We left Yuma on Sunday morning at 10:00 with an ETA of 1:00 for Lake Havasu. We arrived pretty much on time despite a 20mph crosswind for the first part of the journey. Once we started to get up into some of the hills the wind got blocked out a bit so the MPG went up and my blood pressure went down. Both good things.
Lots of the desert plants are starting to bloom.
The scenery for most of the drive was much like the above picture till we got close to Parker which is located in a mountain range with some pretty dramatic colours. We will be making a day trip back to Parker so more pictures in a later post. And yes Betty, we did see the golf course and it is gorgeous. I doubt we will be playing the course this time as the temps are to stay in the 90's and thats just too hot for our spray and pray type of golf game.
We arrived in Havasu Falls RV Park and got checked in. The individual sites are a bit tight but they have level concrete parking pads with a great view of Lake Havasu and the mountain range for a backdrop. More pictures of that to follow in a subsequent post. This is a much smaller park with 129 sites. The facilities aren't as extensive as other parks we have been in but we are off sight seeing most of the day and haven't been using the facilities that much anyway. Electric is included in our weekly fee so the A/C will be running non-stop. Its interesting how the pricing works for most of these parks. Here we pay $280. for the week which includes electric. Our neighbour is here for the month and is paying $550. plus electric. Cable and functional Wifi is included.
Monday we decided to visit the visitors centre and tour the London Bridge. First some history of the London Bridge and its move to Arizona.
The Old London Bridge from the nursery-rhymes was built between 1176 and 1209, replacing earlier wooden bridges. It lasted 600 years. From 1305 and 1660 the southern gateway to that bridge often displayed the severed heads of traitors stuck on long pikes for all to see. The "new" London Bridge was designed in 1799 and construction was completed in 1831. The bridge was made of solid granite blocks and due to its weight it soon began to sink into the mud of the Thames river. That, plus the fact that the bridge was unable to handle modern automobile traffic resulted in the bridge being put up for sale in 1967.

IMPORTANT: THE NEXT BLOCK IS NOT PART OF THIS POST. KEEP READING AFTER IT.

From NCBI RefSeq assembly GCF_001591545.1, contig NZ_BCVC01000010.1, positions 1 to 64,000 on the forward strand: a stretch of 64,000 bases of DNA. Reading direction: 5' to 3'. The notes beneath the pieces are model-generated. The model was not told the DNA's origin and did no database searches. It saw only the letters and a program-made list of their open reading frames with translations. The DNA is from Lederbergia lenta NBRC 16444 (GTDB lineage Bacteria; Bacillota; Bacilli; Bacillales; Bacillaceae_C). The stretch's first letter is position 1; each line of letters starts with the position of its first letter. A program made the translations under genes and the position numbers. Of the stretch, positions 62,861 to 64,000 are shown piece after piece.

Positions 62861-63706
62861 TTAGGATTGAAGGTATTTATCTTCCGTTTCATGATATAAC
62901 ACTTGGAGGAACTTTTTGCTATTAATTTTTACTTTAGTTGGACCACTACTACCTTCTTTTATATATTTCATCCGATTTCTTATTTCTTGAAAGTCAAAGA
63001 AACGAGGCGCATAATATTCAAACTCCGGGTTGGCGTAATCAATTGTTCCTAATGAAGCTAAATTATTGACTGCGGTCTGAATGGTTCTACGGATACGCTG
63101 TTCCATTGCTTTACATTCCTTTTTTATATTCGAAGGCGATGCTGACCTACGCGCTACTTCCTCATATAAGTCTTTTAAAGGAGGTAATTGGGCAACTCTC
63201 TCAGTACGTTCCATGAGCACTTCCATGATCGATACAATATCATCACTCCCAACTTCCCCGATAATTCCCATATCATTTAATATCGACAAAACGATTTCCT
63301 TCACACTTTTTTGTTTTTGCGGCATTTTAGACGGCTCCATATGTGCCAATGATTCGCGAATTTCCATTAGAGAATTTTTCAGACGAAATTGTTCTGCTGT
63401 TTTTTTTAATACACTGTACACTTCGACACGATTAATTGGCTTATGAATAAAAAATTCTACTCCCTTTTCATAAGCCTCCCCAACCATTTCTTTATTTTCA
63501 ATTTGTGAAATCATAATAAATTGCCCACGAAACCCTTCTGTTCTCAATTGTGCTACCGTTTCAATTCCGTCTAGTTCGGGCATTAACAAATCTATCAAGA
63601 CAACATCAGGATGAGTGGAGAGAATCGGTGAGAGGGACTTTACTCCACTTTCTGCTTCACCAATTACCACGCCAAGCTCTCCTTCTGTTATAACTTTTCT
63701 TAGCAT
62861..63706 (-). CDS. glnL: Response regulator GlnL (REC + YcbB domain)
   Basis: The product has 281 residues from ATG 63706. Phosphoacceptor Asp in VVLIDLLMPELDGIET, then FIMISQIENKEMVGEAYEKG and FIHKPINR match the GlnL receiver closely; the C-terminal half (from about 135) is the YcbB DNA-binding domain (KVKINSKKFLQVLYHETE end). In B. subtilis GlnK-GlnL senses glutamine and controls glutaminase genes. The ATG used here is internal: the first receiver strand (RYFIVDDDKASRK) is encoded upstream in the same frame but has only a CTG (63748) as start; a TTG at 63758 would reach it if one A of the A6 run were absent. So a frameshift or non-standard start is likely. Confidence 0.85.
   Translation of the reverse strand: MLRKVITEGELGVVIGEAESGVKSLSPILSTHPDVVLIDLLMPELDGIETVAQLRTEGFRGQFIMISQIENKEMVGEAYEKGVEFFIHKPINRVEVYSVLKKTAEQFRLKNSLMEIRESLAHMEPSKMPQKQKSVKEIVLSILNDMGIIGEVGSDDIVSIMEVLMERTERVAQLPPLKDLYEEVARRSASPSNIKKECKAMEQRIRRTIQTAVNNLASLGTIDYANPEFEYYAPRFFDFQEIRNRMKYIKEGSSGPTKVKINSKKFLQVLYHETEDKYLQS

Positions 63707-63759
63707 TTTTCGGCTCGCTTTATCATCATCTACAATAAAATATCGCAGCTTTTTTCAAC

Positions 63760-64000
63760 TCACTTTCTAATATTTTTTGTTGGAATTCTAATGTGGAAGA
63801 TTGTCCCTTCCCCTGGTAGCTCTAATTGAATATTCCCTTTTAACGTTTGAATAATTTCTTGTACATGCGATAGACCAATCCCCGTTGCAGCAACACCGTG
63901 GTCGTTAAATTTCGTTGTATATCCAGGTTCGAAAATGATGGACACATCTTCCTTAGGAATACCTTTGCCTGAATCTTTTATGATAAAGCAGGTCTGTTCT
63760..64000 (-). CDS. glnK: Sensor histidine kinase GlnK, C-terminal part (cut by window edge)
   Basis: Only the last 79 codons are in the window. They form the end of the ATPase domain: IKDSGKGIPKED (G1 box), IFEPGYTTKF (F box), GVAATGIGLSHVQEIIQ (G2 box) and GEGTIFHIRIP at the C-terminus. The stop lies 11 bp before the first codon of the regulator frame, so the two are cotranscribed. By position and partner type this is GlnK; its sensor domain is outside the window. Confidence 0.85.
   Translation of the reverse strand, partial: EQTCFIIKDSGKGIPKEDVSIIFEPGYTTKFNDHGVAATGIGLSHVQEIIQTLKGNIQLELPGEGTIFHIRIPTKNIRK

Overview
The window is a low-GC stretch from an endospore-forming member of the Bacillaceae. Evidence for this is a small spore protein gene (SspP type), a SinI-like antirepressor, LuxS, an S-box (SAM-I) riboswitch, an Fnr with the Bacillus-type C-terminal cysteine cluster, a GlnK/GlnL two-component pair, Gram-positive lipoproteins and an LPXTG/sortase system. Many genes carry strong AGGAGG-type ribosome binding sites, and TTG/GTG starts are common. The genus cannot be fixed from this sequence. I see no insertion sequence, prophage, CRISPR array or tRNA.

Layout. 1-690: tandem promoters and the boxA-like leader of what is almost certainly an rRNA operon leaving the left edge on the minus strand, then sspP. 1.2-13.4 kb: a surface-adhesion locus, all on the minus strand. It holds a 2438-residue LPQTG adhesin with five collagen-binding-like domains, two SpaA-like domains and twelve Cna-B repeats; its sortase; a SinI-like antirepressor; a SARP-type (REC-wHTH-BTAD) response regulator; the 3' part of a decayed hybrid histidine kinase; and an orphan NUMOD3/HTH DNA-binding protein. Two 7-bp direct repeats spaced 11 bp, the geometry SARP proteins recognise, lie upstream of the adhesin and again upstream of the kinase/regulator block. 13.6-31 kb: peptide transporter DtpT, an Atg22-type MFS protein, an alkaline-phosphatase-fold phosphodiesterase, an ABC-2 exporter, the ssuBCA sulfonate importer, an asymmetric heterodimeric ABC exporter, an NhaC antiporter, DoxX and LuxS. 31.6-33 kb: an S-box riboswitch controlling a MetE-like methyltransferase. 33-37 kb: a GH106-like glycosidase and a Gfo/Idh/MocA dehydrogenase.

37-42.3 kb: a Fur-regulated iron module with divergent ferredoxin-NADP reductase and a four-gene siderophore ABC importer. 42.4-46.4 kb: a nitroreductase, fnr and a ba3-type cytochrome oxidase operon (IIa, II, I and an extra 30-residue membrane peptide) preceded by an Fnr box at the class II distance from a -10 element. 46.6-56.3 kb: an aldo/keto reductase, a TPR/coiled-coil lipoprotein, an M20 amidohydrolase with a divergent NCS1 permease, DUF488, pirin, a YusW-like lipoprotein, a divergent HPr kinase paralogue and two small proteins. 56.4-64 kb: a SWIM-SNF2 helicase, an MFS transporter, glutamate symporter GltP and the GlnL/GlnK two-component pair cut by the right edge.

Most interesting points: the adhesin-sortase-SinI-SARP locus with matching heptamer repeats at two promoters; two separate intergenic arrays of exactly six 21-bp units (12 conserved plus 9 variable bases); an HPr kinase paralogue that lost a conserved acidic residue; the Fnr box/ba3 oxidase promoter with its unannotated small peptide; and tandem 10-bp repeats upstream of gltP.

On April 18, 1968 Robert Paxton McCulloch, a founder of Lake Havasu City, was the winning bid for the sum of $2,460,000. The bridge was disassembled block by block and the exterior blocks were numbered for later reassembly. Since only the exterior facing blocks were going to be used to cover over the new concrete bridge core the interior blocks were resold in England by McCulloch. He netted almost as much for the sale of the interior blocks as he paid for the entire bridge.
So who was this McCullough guy. He came from money but took that to another level. Heard of McCullough Chainsaws. How about Paxton Superchargers used in many cars including Thunderbirds and Mustangs. Oh and his wife's maiden maiden name was Briggs, daughter of one half of the Briggs and Stratton company. His inlaws were the Evinrude. Guess engines were in his blood.
In 1964 McCulloch founded Lake Havasu City and used it as the home for his engine factory and housing for it workers. He fell in love with the area and the Bridge project was his way of giving back and developing the area as a tourist and recreational centre for western Arizona.
Back to the bridge. The blocks were shipped by freighter through the Panama Canal to Long Beach, CA and then transported by truck to Havasu. As you look at the pictures below note the channel that flows under the bridge. It wasn't there before the bridge project. It was dredged making an island out of a previous peninsula that jutted out into the Colorado river. Cost of shipping the bridge, reassembly and dredging the channel, $5.1 million making his total outlay about $7.5 million. The "New London Bridge" was reopened in 1971 and has been drawing tourists ever since.
I checked and its not bigger on the inside. Dr Who fans will get that.
Ok its not a blue police telephone box but the closest I could get.
Its spring break down here and the wildlife is much different than what we are used to. More on that tomorrow.
On the other hand that fact probably saved me some money.
The water was a beautiful green, something like what you see in the mountain streams in the Rockies, with lime green algae blooms. You can see them floating in the river.
They said they have never seen the algae this bad and the Resource people are looking into the cause. The abnormally hot weather could be the reason methinks.
We went to Shugrue's for lunch and I had the Waldorf salad and Lori had to have Fish & Chips. Didn't come wrapped in old newspaper though.
The food was great and had a fantastic view of the London Bridge right out our window.
The following shots were taken in some gardens just below the restaurant where we had lunch.
The Colorado river is just beyond the little lighthouse on the right side of the channel.
Statues of McCullough and the master planner of the project, C.V.Wood with Lori sitting at their feet. She kept telling me to hurry cause her buns were getting toasted sitting on the hot concrete.
Here are a couple shots from the far side of the island. Still lots of room for more development, as long as the river keeps flowing.
Did you know that after the battle of Waterloo the British collected all the French cannon and rifles. They were subsequently melted down and made into the lighting posts seen here.
Thats about it for now but tomorrow we are planning to take a Boat tour down the channel so undoubtedly some more pictures of "The Bridge" and some of that amazing spring break wildlife.